Study Shows Possible New Benefit of Vitamin E
A number of studies have linked vitamin E to numerous health benefits. Now a recent study has found that taking supplements of the vitamin may decrease the risk of developing the fatal neurological condition amyotrophic lateral sclerosis (ALS).
The study was conducted by researchers at Harvard University and their findings were published in the February 2011 issue of the American Journal of Epidemiology.
ALS, also known as Lou Gehrig's disease, is a fatal disease which attacks the nerve cells that control movement, progressively leading to paralysis and death from respiratory failure. Approximately 5,000 Americans are diagnosed with the disease each year.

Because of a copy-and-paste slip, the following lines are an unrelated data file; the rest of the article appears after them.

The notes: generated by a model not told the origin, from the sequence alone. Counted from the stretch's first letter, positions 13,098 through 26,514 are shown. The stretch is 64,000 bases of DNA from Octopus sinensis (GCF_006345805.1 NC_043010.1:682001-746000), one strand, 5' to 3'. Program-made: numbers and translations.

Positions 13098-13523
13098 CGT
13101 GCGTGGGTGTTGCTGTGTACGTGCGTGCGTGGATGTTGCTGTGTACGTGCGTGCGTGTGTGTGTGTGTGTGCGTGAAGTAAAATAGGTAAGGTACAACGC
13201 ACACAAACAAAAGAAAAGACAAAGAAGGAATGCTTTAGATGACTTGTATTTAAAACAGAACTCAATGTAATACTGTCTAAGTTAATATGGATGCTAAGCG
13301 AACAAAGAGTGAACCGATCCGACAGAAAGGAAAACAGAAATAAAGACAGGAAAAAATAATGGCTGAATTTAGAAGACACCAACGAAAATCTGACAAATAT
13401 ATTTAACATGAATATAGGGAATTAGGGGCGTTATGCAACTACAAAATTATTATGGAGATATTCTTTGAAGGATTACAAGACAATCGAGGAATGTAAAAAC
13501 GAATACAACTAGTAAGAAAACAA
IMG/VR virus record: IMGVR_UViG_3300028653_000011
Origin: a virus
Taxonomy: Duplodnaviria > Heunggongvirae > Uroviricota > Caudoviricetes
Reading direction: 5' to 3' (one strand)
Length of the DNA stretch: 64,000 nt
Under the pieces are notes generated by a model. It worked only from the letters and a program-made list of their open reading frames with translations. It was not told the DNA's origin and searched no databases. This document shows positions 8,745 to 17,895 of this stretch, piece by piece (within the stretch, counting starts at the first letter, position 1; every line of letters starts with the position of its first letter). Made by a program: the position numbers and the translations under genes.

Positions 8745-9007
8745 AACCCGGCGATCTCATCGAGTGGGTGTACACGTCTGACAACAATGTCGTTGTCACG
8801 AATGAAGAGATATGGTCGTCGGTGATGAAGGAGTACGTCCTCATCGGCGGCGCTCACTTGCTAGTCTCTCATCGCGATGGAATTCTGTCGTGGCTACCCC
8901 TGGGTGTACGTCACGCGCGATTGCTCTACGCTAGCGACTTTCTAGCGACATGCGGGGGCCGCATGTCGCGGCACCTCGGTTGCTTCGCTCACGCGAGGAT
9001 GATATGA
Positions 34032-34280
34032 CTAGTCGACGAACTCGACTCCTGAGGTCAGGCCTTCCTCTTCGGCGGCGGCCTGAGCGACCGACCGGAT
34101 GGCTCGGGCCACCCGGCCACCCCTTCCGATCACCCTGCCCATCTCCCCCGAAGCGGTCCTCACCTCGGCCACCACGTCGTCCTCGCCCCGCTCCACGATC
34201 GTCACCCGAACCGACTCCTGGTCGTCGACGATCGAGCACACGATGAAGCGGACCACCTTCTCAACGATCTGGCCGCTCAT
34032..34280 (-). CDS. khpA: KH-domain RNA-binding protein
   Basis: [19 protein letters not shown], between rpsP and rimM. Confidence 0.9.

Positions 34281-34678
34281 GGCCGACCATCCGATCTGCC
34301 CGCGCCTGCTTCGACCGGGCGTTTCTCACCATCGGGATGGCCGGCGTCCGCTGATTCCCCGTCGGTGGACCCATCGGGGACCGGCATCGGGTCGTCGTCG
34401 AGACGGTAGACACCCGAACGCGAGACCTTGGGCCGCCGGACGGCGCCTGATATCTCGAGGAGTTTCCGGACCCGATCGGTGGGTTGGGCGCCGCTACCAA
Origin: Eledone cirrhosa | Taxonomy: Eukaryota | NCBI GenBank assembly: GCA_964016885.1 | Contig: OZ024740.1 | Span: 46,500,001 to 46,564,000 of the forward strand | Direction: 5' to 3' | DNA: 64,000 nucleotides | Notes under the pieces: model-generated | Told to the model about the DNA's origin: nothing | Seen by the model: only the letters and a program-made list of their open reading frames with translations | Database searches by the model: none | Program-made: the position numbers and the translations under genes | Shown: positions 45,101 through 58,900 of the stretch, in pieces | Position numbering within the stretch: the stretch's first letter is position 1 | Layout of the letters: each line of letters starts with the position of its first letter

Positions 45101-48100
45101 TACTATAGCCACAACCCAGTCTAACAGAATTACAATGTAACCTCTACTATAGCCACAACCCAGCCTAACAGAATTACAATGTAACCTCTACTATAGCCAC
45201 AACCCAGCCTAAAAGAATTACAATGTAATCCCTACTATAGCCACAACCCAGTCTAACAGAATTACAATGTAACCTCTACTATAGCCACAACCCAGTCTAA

For the study, the researchers analyzed data from 5 studies that combined had over 1 million total participants. They found that people who regularly took vitamin E supplements for at least 5 years were 1/3 less likely to develop ALS.
The researchers did, however, note that it is still too early to determine specifically how effective vitamin E is for reducing the risk of ALS, as their findings do not prove that vitamin E provided the benefit seen.
Despite the many benefits previously linked to vitamin E, most Americans do not receive the bare minimum daily recommendation for vitamin E, which is 15 mg daily for adults.
Vitamin E plays an important role in various functions in the body and has also been linked to reducing the risk of Alzheimer’s and certain cancers as well as boosting the immune system. These benefits are largely attributed to the anti-inflammatory properties of vitamin E and its high level of antioxidants.